DISCLAIMER

DISCLAIMER: Vacuum tube circuits work with dangerously high voltages. Do not attempt to build circuits presented on this site if you do not have the required experience and skills to work with such voltages. I assume no responsibility whatsoever for any damage caused by the usage of my circuits.

All rights of photos and text reserved. Usage of photos or text from my blog on other websites or for any other purpose only with prior permission. If you want to use any material from my blog please contact me by email.



Monday, January 30, 2012

Tube Box Art, Part 4: Sylvania

Hi!

Sylvania was one of the major tube manufacturers in North America, not quite as dominating as RCA or General Electric but definitely one of the major players. So their tube box art deserves an own article.




The company started under the name Hygrade Sylvania Corporation which was formed by a merger of three lamp manufacturers. Incandecent and flourecent lamps were a major part of their business and today lamps are still produced under the Sylvania brand. Besides lamps they also produced vacuum tubes and later even transistors.

Like all tube manufacturers they had nice colorful boxes for their tubes like this package for a 01A:



The top of the box bears this nice leaf logo:



The Sylvania tube box art followed a similar path as others, the boxes got more simple and less colorful. The next generation of tube boxes shows this trend already, a box of a 26 tube:




Sylvania went through several changes throughout the decades and the tube boxes changed along:






Towards the end the boxes had a more 'modern' but also bland and boring styling:



In the 1980ies Sylvania stopped making electric and electronic products. They were not acquired by Philips as I wrongly wrote in the article about Philips tube boxes, Philips bought the rights on the brand name for consumer electronics.

Best regards

Thomas

Thursday, January 26, 2012

The Modular Preamplifier, Part 4: Phono Stage PSUs

Hi!

After the introduction of the 6BY5 tube in the previous post, I will write about a power supply that uses it in this article. As mentioned in the 6BY5 tube of the month post, two of them will be very well usable in a bridge rectifier configuration for preamplifier supplies. I'm using them this way in the power supplies for the phono gain stages of the modular preamplifier.




In this modular preamplifier, the phonostage is split up into two separate gain stages (input and output stage), separate LCR RIAA module and MC transformer. Each gain stage has it's own separate power supply for maximum isolation and flexibility. The gain stages will use the E55L which was presented in a Tube of the Month article in last November. They will be run at around 150V B+ and about 35mA. Taking some voltage drop into account in the output teransformer primary and local LC decoupling which will be in the gain section, a voltage of approximately 175V is needed.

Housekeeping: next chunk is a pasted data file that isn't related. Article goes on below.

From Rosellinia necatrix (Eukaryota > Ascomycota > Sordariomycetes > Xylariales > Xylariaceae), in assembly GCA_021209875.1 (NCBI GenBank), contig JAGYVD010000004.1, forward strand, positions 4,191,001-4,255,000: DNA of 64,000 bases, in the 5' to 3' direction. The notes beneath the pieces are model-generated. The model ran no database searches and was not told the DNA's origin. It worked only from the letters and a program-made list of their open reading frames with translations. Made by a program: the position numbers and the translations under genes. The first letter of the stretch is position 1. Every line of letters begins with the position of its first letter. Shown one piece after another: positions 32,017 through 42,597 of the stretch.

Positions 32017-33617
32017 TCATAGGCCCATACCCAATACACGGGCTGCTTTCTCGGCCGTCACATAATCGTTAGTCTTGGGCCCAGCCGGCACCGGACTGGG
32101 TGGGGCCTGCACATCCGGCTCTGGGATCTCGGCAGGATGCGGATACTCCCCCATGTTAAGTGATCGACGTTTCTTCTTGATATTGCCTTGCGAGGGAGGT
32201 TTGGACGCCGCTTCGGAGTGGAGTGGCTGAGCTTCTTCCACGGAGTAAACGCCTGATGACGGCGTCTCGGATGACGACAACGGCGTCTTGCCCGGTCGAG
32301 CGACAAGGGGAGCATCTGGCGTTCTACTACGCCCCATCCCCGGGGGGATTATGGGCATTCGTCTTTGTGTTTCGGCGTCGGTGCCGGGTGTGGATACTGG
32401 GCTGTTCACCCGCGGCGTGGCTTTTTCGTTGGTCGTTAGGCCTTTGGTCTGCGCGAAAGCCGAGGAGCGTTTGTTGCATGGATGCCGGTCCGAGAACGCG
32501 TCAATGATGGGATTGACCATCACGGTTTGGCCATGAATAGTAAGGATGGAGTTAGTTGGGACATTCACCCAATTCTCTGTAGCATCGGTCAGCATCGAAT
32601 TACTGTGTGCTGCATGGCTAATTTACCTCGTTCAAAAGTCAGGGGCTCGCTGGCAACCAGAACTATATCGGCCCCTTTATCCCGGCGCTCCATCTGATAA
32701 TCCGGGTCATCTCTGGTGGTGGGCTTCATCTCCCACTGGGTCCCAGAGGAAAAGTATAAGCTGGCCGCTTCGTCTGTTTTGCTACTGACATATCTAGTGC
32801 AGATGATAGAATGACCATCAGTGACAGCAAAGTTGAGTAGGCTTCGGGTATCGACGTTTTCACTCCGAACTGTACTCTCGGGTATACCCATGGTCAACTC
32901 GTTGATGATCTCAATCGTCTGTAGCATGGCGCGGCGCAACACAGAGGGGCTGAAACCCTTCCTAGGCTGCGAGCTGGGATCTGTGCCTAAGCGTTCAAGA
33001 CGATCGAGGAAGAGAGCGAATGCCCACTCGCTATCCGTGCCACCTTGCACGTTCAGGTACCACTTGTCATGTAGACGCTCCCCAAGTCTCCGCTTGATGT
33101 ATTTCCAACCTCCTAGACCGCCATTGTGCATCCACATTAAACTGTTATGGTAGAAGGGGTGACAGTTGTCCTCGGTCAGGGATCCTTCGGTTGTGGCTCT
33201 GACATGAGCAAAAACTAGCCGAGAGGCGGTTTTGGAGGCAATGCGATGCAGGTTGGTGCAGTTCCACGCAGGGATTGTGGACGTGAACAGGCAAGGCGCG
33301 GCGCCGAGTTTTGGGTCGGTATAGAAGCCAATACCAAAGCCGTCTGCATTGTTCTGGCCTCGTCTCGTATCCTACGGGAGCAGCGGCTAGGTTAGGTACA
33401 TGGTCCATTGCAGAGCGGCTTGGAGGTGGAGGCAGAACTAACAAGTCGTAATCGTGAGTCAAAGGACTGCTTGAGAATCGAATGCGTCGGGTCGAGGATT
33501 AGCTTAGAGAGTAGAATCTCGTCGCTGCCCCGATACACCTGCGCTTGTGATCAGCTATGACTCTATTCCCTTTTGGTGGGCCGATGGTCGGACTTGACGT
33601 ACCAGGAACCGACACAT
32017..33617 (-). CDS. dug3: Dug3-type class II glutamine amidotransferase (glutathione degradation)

The schematic shows the high voltage part. The two 6BY5s are wired as a bridge, both heaters fed from the same winding and referenced to ground. About 300V AC are needed from the transformer to get the 175V out with the voltage drop in the chokes and rectifier. Final voltage will be determined once the PSU is tested under load. The transformer allows adjustment of the voltage.

Heaters will be supplied by DC, rectified with Schottky diodes and powered by a separate transformer. A choke input filter is used for low switching noise. About 12Vs AC are needed to get 6,3V out with the losses in the rectifiers and filter. Again the final voltage will have to be trimmed when tested under load.




The 100mA B+ transformer and low voltage transformer for DC filaments are used from my own range of custom wound power transformers. Details about these transformers can be found here.

All elements of the modular preamp will use the same chassis style as shown in the posts about passive line stage and MC transformer. The circuit is divided into sub modules which are premounted on metal plates:



All these plates are assembled in sandwich fashion:



The complete assembly slides into the wooden enclosure: There are holes on the top and bottom of the enclosure to allow airflow around the tubes.


A rotary on/off switch was chosen so that the same knobs can be used as on the passive line stage



Usually the glow of the tubes are good enough for me to work as on/off indicator. Since they are mounted inside, a LED was added to the front:


The PSUs for phono input and phono output stages are identical. Assembly of the gain stages themselves will be shown in the next post. Stay tuned!




Best regards

Thomas

Sunday, January 22, 2012

Tube of the Month: The 6BY5

Hi!

Many DIYers discovered that TV dampers are well suited for rectifier use and outperform most of the 'standard' rectifier tubes. Their main drawback is the need for two tubes for a full wave rectifier since they usually only come with one diode inside. There is one exception however: The 6BY5.